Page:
Drones could help update cartography in Colombia
Isolated areas of Colombia which do not have accurate or updated cartography could be mapped using unmanned aerial vehicles.Medellín, 08 de julio de 2016 — Agencia de Noticias UN–
An activity was performed at the UNal Piedras Blancas Forest Station which resulted in a cartographic product of the land.
Aware of the importance of cartography in Colombia and with the need to update the tools to produce it, the Universidad Nacional de Colombia (UNal) in Medellín wants to be the pioneer in the use of this technology with academic purposes.
For this reason UNal organized a training course entitled, “Using unmanned aerial vehicles to create cartographic products.”
“The capabilities of two guest engineers plus the experience of the Laboratory of Geomatics provided us the opportunity to offer the region and Colombia this technology using Agrarian Sciences,” said Department of Forest Sciences Professor Luis Jairo Toro Restrepo.
The laboratory developed in 1950 has helped obtain land measurements and produced cartography for the region using aerial photography and satellite imagery. Now the idea behind the project is to benefit from drone technology to debunk the impression that obtaining these types of images is a very specialized process. Professionals from different areas such as environmental, civil and forest engineers, geologists, biologists and zootechnicians among others could also benefit from this technology.
“This is the first time we offer this course from the environmental and agrarian perspective. The territory of these areas is very large and cannot be managed completely from the ground because the land makes it impossible, therefore drones constitute a cutting-edge photogravimetry and digital technology tool to obtain accurate cartography,” said Toro.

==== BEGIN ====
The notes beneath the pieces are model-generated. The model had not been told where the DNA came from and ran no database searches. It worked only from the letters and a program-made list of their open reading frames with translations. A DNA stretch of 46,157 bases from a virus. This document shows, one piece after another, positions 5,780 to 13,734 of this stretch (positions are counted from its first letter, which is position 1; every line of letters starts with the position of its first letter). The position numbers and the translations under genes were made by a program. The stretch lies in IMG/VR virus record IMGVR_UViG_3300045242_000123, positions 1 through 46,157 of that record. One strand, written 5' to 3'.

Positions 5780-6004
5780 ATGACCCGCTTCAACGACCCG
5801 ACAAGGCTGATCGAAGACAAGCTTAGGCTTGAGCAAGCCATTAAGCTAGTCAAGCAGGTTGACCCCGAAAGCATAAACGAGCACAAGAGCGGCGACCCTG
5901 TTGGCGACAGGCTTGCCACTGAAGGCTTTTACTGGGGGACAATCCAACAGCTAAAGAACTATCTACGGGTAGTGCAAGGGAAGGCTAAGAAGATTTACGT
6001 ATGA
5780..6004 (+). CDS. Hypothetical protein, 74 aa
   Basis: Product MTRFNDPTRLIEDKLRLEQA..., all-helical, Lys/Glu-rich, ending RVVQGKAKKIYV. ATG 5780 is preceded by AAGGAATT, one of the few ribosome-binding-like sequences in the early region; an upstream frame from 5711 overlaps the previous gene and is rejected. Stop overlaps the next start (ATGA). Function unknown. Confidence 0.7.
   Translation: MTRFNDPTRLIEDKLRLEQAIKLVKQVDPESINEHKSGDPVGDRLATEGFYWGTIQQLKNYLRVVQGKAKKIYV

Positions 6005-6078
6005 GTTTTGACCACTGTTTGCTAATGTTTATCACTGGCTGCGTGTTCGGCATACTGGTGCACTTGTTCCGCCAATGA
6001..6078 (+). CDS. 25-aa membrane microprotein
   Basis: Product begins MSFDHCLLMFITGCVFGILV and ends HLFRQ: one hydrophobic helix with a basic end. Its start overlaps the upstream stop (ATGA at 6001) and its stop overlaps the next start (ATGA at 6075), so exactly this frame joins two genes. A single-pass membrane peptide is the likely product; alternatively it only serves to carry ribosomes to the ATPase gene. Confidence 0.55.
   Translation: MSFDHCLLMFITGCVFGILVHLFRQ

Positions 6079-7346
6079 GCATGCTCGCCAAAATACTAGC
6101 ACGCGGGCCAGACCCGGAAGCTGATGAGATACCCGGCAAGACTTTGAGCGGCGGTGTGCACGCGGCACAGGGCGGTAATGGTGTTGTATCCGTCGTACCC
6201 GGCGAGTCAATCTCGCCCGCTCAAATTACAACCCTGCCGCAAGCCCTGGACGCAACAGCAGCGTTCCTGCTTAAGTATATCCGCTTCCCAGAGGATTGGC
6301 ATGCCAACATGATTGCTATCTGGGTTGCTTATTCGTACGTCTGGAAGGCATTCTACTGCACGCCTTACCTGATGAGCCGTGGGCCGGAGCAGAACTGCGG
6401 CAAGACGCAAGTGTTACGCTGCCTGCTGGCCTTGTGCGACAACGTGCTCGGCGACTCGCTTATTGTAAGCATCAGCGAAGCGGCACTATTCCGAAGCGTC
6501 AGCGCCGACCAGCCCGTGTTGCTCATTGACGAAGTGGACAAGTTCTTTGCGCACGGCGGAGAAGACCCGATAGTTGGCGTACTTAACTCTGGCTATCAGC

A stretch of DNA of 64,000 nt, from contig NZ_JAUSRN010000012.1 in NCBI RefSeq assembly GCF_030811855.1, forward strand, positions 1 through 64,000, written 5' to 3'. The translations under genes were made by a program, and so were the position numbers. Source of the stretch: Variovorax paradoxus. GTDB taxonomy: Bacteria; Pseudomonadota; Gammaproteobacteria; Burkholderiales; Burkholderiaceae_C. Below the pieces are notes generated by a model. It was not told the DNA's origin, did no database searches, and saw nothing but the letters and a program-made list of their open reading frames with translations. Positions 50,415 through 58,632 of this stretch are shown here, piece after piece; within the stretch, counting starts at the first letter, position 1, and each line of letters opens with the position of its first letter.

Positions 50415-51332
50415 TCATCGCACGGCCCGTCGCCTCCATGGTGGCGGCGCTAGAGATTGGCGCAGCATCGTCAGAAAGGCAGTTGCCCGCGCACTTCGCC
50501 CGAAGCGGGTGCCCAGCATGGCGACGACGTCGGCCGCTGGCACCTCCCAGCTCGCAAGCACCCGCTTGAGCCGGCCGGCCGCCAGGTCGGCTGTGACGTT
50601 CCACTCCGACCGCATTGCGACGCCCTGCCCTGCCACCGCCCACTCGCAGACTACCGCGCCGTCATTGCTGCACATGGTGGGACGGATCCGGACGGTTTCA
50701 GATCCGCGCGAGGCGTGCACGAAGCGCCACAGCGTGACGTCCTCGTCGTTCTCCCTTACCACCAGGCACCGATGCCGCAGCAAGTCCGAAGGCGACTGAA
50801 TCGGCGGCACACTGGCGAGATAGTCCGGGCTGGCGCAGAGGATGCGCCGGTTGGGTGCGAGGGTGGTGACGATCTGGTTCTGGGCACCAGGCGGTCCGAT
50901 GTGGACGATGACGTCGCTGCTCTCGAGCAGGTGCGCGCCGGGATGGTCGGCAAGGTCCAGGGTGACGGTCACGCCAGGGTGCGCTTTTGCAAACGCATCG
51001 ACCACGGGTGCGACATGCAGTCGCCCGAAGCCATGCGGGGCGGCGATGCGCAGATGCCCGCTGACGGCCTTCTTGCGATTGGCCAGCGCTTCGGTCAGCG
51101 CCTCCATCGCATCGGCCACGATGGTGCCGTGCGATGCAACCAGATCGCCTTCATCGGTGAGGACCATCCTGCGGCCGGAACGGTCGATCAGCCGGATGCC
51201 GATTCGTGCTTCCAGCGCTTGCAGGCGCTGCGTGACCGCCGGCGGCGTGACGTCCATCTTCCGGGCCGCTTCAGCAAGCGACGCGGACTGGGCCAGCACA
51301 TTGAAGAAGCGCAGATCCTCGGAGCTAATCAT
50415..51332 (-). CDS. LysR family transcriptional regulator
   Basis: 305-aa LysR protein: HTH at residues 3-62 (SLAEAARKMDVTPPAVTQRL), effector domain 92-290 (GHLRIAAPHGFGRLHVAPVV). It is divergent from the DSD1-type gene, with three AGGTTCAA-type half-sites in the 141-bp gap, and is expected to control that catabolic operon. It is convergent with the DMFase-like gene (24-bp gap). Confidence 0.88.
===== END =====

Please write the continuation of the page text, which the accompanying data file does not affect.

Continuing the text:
According to Miguel Idrobo Topographic Engineer and representative of the firm GeoProcess, there is a 30 year lag in cartography in Colombia and although there is satellite imagery, the cloudiness of the region make it difficult to obtain accurate information.
“There are areas such as Amazonas, Orinoquía, and some areas of the Pacific which lack cartography because they are difficult to access and updating cartography processes require great financial resources. This is where drones could be of great assistance to obtain this information,” he said.
The Director of Innovation and Geospatial Application of the Mexican Center for Civil Geospatial Application and Training, Antonio Iturbe Posadas, who works with Idrobo, says that using this technology for the geography of Latin America has significant benefits beside being an excellent opportunity.
“Maps are important and help solve issues, diminish costs and make for more productive businesses. In the case of Forest Engineering and similar careers, unmanned aerial vehicles could help to become cognizant of the resources of a determined area or the damages after a natural disaster. The greatest benefit is receiving real-time information which helps decision-making,” said Iturbe.
In Colombia, the Office of Civil Aeronautics issued a regulation on using drones with purposes different to recreational or sporting activities by issuing Regulatory Circular No. 002. Among some of the most prominent features is that weight should not exceed 25 kilos, have an automatic piloting system and a GPS, a motor which does not produce excessive noise and an ID plate, among others.(Por: Fin/CST/MLA